Radiocarbon Dating
Carolyn Norquist
The need for discovery is an attribute still very characteristic of mankind in this modern age of life. This need for discovery is at the heart of the scientific branches of archaeology and geology as the earth unfolds new mysteries upon curious eyes. Radioactive dating, a notable application of chemistry, has played a primitive role in solving such mysteries in the genre of time. One particular radioactive element, carbon-14, has been extremely successful in the dating of organic materials; the process of radiocarbon dating is outlined in the following report.
Carbon-14 is produced continuously in the Earth’s upper atmosphere as a result of highly energized cosmic rays. These cosmic rays strike atoms, which disintegrate into electrons, protons, neutrons, and other particles. When a free neutron collides with a nitrogen atom and causes it to lose a proton, the radioactive product of carbon-14 is created (Wilbraham p. 575).
^{}14N + n ® ^{14}C + H
(Nitrogen-14 + Neutron ® Carbon-14 + Proton)
Carbon-14 Enters the Food Chain
Radioactive carbon-14 combines with oxygen, just as carbon-12 does to form uniformly mixed carbon dioxide molecules in the air. In the atmosphere there is about one radiocarbon atom for every trillion molecules of carbon dioxide gas (Berger p. 2).
^{}14C + O_{2} ® ^{14}CO_{2} (radioactive)
^{}12C + O_{2} ® ^{12}CO_{2} (nonradioactive)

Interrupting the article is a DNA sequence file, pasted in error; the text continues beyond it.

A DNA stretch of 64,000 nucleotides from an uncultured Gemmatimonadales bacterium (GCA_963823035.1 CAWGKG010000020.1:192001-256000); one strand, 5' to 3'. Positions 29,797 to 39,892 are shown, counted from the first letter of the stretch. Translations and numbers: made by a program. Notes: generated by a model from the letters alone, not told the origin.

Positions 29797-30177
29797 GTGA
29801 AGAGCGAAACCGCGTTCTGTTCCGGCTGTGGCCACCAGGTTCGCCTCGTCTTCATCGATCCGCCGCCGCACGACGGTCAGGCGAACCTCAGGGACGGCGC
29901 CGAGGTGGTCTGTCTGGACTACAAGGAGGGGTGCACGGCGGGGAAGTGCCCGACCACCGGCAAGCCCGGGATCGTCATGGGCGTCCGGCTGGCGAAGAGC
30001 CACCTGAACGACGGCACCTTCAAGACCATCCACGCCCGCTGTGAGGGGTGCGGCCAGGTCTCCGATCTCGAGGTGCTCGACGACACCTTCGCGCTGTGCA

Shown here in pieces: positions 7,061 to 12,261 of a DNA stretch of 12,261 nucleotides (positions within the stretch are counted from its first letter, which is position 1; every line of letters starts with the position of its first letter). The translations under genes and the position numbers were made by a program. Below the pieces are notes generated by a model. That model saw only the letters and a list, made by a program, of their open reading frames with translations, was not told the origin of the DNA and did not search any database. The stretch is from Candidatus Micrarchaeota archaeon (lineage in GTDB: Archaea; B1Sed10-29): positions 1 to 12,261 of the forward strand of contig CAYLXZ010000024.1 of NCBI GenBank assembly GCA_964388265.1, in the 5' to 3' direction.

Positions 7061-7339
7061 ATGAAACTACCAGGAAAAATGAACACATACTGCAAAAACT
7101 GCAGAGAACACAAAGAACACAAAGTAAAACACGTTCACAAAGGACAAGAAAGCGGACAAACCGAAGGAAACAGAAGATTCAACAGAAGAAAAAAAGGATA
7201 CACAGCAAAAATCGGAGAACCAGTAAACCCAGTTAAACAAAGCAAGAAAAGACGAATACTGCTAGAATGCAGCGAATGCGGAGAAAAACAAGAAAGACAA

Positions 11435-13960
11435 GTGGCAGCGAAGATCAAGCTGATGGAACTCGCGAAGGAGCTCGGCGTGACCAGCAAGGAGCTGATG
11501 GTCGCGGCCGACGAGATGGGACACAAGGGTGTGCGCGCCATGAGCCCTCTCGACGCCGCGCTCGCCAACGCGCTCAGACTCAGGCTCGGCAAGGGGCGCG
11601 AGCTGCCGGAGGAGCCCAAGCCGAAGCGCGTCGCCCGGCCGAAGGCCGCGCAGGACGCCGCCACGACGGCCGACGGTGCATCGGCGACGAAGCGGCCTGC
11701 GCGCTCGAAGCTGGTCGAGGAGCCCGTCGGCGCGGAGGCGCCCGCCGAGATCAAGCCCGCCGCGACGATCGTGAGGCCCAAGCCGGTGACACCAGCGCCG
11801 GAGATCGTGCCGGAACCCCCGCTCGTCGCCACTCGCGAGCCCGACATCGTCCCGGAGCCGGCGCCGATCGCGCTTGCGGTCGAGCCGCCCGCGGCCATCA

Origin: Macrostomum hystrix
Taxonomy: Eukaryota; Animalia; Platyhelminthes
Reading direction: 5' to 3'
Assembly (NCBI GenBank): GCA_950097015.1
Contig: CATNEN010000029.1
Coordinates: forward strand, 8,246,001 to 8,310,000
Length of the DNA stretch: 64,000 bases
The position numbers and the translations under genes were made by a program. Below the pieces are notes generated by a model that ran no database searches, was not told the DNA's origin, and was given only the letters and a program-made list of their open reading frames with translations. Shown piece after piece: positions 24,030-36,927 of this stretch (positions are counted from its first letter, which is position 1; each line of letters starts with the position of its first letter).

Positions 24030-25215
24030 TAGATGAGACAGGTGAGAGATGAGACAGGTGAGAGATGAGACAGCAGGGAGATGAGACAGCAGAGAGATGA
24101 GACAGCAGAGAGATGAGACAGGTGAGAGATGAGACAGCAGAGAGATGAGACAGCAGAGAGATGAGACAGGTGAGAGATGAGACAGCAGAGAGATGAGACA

By means of photosynthesis, plants use carbon dioxide to make carbon-containing compounds; animals proceed to eat plants containing these compounds and radiocarbon has effectively entered the food chain (Geyh p.164). All living organisms contain carbon-12 and carbon-14. Even though the carbon-14 slowly decays, it is continuously replaced so that the ratio of carbon-14 to carbon-12 is constant while the organism is living (Wilbraham p. 576). When the organism dies, carbon-14 is no longer replaced and the constant ratio of carbon 14 to carbon-12 decreases. This ratio, found experimentally in a dead tissue can be used to estimate the amount of time that has lapsed since the death of the organism (Jones p. 979).
Carbon-14 decays by low energy b ^{-} radiation emission to nitrogen 14 with a half-live of 5730 years. Therefore the age of organic matter which has lost carbon-14 by decay can be calculated in the following manner:
t= (5730yrs. / ln 2) (ln (A_{0} / A)),